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U.S. Charges Russian Spy Who Tried To Infiltrate War Crime Court

AP Photo / Peter Dejong

The U.S. Justice Department unveiled spying charges Friday against a Russian who, under a Brazilian alias, studied at a Washington university and then tried to join the International Criminal Court in The Hague.

The Justice Department's indictment of Sergey Vladimirovich Cherkasov suggests it will try to contest his extradition to Russia from Brazil, where he is currently jailed on identity fraud charges.

Cherkasov, 39, was detained at the beginning of April 2022 by Dutch authorities for using fake identity papers.

He arrived in the country as Viktor Muller Ferreira, a Brazilian, to take a position at the ICC as a junior analyst.

But Netherlands police determined that he was not Brazilian, but rather an agent of Moscow's GRU military intelligence.

He was what is called an "illegal," a spy who lives abroad for years under deep cover, developing an entirely new identity.

That included spending 2018-2020 in a master's degree program at Johns Hopkins University's international studies program in Washington, according to the U.S. indictment and a CV he posted online.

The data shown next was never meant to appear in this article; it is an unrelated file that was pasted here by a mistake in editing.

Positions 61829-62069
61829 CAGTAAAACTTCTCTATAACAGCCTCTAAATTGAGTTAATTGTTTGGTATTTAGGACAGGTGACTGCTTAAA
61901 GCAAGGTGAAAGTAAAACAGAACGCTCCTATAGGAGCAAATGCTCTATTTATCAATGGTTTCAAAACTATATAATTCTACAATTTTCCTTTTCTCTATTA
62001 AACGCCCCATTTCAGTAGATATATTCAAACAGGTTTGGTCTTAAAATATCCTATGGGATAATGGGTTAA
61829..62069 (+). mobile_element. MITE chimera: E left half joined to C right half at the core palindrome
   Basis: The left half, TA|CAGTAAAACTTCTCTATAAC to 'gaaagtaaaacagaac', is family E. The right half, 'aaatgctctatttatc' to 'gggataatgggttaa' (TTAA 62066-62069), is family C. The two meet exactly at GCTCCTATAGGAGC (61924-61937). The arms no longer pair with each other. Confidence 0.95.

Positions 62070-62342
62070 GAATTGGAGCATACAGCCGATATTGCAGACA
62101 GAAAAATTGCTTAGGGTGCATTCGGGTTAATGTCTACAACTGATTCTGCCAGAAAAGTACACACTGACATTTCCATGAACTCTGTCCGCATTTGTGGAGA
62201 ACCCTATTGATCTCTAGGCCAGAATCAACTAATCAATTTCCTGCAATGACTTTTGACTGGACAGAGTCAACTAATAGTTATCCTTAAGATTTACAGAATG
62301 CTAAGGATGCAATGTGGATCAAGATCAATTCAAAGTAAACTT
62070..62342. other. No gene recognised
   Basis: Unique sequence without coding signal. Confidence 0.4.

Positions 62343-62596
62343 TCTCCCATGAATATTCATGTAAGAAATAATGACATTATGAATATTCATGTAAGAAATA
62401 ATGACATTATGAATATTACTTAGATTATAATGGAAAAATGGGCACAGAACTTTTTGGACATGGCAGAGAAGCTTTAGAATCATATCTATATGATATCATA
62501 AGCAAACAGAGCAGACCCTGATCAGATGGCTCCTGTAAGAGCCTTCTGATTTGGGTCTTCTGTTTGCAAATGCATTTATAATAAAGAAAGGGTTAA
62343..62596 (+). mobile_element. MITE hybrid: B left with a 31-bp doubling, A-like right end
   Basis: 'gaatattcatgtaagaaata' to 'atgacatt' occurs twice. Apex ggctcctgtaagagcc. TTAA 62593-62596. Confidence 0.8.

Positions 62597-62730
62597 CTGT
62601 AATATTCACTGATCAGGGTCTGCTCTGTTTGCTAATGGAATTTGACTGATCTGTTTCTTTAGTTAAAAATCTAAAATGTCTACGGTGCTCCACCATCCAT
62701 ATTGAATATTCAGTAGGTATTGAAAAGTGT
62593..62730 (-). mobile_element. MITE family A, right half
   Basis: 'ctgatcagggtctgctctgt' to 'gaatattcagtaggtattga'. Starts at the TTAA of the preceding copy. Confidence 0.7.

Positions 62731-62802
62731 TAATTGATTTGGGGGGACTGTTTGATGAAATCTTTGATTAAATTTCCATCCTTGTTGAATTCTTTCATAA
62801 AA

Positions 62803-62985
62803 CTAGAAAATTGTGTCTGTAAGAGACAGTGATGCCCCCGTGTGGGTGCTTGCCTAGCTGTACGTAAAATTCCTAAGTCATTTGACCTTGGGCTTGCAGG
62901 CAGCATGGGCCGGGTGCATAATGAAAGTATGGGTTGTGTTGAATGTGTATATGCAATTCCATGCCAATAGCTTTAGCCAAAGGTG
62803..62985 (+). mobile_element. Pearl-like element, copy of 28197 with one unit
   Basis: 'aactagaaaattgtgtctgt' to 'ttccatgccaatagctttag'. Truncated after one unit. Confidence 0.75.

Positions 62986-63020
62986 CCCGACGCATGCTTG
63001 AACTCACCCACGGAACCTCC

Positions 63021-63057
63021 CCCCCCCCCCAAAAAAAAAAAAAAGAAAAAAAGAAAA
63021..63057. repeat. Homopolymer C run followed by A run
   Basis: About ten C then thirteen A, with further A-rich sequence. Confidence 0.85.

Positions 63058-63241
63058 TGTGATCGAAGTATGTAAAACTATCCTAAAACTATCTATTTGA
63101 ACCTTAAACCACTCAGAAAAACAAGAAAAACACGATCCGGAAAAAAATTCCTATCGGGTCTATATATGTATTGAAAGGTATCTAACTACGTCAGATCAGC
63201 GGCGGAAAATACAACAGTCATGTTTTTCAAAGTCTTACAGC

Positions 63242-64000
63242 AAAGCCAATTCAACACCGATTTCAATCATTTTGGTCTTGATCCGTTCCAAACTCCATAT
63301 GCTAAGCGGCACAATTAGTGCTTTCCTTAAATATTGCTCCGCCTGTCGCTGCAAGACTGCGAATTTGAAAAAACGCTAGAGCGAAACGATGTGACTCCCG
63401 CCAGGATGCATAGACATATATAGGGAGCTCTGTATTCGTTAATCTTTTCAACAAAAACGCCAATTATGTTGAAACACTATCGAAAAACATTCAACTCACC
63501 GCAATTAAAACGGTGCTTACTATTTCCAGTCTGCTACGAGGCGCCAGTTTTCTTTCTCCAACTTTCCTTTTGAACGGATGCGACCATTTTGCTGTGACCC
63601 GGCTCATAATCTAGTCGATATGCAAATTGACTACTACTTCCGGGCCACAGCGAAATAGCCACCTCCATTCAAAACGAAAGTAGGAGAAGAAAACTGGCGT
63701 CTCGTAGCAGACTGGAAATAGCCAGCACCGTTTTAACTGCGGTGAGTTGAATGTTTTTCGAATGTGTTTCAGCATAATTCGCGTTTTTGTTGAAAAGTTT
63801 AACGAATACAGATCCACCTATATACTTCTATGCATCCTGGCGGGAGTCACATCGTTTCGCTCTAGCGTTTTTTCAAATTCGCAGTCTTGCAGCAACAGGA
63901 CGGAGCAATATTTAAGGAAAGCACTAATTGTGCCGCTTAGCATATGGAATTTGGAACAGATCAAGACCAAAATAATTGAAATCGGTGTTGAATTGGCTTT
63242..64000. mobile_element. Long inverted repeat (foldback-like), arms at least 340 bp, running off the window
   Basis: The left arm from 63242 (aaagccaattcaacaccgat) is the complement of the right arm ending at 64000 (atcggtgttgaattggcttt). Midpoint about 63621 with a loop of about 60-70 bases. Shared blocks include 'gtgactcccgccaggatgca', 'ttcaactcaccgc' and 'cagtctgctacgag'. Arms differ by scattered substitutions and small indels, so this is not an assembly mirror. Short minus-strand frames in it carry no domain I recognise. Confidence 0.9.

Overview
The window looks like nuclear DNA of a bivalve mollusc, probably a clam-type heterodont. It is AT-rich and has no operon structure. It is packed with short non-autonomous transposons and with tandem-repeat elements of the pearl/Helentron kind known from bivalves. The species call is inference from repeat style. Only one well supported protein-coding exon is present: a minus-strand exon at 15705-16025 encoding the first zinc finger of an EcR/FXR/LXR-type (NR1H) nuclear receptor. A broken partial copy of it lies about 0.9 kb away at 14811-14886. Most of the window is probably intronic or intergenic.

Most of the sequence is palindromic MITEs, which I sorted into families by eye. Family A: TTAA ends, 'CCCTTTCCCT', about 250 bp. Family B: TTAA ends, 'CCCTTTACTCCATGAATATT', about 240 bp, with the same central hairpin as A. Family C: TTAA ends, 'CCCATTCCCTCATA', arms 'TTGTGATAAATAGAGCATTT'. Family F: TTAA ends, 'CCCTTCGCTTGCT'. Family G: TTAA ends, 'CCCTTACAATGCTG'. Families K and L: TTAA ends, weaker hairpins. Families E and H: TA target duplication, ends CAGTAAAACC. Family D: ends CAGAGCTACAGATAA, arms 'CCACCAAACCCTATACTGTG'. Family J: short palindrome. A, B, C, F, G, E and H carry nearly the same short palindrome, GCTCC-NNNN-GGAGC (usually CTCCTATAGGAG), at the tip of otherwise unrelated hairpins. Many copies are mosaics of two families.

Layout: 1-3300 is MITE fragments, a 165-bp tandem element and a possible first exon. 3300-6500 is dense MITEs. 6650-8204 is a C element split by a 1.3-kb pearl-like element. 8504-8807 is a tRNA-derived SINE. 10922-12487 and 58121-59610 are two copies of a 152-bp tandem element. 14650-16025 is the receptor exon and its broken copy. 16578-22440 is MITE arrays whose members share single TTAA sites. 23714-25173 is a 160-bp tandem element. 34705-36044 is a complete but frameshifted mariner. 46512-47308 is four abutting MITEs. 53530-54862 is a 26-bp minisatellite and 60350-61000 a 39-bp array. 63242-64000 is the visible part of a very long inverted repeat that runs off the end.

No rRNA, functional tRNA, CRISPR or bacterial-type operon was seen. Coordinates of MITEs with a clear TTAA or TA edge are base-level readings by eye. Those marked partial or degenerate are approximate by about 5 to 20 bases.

The Dutch said that if Cherkasov had worked at the ICC, he could have accessed "highly valuable" intelligence on its probe into war crimes in Ukraine or even influenced criminal proceedings at the Hague-based tribunal.

He was deported on April 3 to Brazil, where he was charged with identity fraud.

Chersakov was sentenced in July to 15 years in jail.

But by September, Moscow formally requested Brasilia to deport him to Russia, where he was allegedly wanted for drug trafficking.

The U.S. Justice Department charged him for illegally acting as an agent of a foreign power while he was in the United States.

They said that while a student in Washington, he collected information on unidentified Americans which he passed to his handlers, the department said.

He was also charged with visa fraud, bank fraud, wire fraud, and other counts stemming from his activities in the United States.

It was not immediately clear if or when the U.S. Justice Department would seek his extradition from Brazil.

"When foreign adversaries, such as Russia, send undercover operatives into the United States, we will find them and prosecute them to the fullest extent of the law,” said U.S. Attorney Matthew Graves.

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